People with intellectual disabilities often have an earlier or different aging than others. This means that we have to pay attention to early signs of additional cognitive impairments, such as dementia.
Within the institutional care in the past dementia related problems were dealt within the framework of traditional care. Today, there is a new group in society for whom treatment models need to be developed. In Scandinavia life expectancy for people with intellectual disabilities has increased substantially in recent decades.
Development of medical knowledge and improved living conditions are some of the reasons for the increased life span. Basically, older people with intellectual disabilities have much the same issues as others, but they face particular challenges. They may have a combined problem of physical and cognitive deficiencies. In varying degrees, this affects their ability to cope with everyday life and the potential to affect the environment around them.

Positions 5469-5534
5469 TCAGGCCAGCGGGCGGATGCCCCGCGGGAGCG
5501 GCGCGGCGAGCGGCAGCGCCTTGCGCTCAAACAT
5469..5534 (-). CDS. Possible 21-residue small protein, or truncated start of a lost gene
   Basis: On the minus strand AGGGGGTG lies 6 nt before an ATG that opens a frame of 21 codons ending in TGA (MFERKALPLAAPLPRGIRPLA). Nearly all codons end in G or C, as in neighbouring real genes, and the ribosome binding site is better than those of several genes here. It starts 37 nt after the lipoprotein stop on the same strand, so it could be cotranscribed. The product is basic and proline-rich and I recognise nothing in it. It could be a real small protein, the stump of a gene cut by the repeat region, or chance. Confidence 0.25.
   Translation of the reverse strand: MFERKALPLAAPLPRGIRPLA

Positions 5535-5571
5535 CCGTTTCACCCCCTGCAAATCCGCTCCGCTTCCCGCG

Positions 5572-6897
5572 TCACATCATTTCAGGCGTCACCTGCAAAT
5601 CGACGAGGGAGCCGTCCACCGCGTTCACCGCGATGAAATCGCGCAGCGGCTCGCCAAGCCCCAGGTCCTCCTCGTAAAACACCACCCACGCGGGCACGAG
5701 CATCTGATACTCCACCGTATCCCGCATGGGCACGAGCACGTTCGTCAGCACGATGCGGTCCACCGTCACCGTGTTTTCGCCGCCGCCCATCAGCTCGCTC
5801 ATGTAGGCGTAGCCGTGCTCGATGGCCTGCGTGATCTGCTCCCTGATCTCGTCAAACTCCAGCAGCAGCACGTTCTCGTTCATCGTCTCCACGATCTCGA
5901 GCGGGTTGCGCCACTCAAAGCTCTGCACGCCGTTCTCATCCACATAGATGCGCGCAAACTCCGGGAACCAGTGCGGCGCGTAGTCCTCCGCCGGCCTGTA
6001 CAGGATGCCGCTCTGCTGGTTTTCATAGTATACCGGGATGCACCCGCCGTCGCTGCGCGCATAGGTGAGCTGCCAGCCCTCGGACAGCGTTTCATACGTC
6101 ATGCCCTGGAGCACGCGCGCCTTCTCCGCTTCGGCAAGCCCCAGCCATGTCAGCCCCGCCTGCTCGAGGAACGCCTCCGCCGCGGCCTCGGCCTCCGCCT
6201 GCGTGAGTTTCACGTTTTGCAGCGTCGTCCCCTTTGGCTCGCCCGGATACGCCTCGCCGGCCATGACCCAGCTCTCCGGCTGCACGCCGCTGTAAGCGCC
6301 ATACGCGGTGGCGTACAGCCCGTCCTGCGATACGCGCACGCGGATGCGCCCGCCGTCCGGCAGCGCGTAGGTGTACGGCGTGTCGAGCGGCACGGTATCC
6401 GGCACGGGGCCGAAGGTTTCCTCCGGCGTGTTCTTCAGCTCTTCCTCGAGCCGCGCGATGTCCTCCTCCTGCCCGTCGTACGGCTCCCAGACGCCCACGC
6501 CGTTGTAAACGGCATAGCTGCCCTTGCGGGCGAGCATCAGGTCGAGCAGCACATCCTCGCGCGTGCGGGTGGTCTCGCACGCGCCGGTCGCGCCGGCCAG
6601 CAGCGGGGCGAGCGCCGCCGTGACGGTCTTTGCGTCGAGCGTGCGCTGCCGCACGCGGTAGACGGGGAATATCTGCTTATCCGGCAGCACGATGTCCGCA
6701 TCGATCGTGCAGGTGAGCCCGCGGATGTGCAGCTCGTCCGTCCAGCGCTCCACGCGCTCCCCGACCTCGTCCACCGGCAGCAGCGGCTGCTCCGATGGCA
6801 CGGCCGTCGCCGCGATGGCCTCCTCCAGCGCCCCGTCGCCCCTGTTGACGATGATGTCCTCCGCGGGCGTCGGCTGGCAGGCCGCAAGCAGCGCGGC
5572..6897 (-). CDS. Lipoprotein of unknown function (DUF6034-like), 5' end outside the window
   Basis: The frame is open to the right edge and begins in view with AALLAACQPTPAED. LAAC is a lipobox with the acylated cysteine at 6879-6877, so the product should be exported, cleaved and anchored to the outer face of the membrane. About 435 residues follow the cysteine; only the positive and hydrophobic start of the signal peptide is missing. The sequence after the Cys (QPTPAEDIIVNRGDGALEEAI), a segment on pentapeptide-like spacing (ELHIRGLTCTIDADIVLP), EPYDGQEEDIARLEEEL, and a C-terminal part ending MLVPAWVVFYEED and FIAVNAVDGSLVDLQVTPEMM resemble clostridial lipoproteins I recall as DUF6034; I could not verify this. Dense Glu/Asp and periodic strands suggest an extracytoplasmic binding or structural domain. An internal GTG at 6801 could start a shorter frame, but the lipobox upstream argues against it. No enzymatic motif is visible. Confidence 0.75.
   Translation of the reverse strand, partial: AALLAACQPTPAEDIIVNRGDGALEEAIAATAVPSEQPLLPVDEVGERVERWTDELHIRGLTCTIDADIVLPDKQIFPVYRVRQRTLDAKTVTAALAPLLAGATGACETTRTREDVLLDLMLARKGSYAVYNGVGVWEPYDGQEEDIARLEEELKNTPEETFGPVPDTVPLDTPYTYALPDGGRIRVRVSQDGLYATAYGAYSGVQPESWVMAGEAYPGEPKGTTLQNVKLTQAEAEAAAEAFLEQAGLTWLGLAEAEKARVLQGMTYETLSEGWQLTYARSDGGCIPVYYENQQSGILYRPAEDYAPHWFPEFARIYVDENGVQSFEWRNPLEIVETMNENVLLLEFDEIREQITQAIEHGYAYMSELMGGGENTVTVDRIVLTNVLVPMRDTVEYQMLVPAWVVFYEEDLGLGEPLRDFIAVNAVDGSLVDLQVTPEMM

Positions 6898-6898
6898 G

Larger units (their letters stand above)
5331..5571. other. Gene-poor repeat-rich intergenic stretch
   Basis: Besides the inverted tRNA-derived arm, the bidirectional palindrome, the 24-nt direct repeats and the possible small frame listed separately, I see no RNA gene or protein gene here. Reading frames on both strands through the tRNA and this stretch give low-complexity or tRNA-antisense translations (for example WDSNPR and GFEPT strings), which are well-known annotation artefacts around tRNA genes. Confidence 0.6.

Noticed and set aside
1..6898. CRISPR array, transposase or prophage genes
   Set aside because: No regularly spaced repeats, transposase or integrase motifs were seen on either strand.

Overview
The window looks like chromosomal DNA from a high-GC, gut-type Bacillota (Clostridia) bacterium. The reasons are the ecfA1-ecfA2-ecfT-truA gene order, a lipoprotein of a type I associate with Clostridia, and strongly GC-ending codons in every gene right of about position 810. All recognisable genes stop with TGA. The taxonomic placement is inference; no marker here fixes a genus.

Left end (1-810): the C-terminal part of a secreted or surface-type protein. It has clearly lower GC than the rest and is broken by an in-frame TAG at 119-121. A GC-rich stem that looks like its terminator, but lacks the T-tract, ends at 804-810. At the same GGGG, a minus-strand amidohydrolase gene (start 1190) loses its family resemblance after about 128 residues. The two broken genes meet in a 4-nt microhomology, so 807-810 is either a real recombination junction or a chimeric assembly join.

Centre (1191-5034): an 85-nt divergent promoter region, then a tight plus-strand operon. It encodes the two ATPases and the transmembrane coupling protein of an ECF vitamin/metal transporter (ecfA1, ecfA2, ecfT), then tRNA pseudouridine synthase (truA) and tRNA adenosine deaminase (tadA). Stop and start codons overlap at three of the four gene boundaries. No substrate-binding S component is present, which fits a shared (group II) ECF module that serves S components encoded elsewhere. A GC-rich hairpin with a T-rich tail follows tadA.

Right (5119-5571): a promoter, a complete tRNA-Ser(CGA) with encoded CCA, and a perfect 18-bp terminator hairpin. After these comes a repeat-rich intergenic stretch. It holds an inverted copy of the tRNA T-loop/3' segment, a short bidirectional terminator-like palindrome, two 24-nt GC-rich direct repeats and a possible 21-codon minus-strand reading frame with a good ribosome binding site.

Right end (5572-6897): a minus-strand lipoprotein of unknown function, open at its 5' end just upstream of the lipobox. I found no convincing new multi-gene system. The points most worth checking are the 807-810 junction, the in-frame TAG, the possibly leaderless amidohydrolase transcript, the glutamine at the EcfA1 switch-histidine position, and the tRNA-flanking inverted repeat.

The survey instrument Early Signs (Tidlige Tegn) was developed by the National Norwegian Competence Centre for Ageing and Health. Responsible for the adaptation to Swedish conditions are neuropsychologist Barry Karlsson and MD Monica Bjorkman.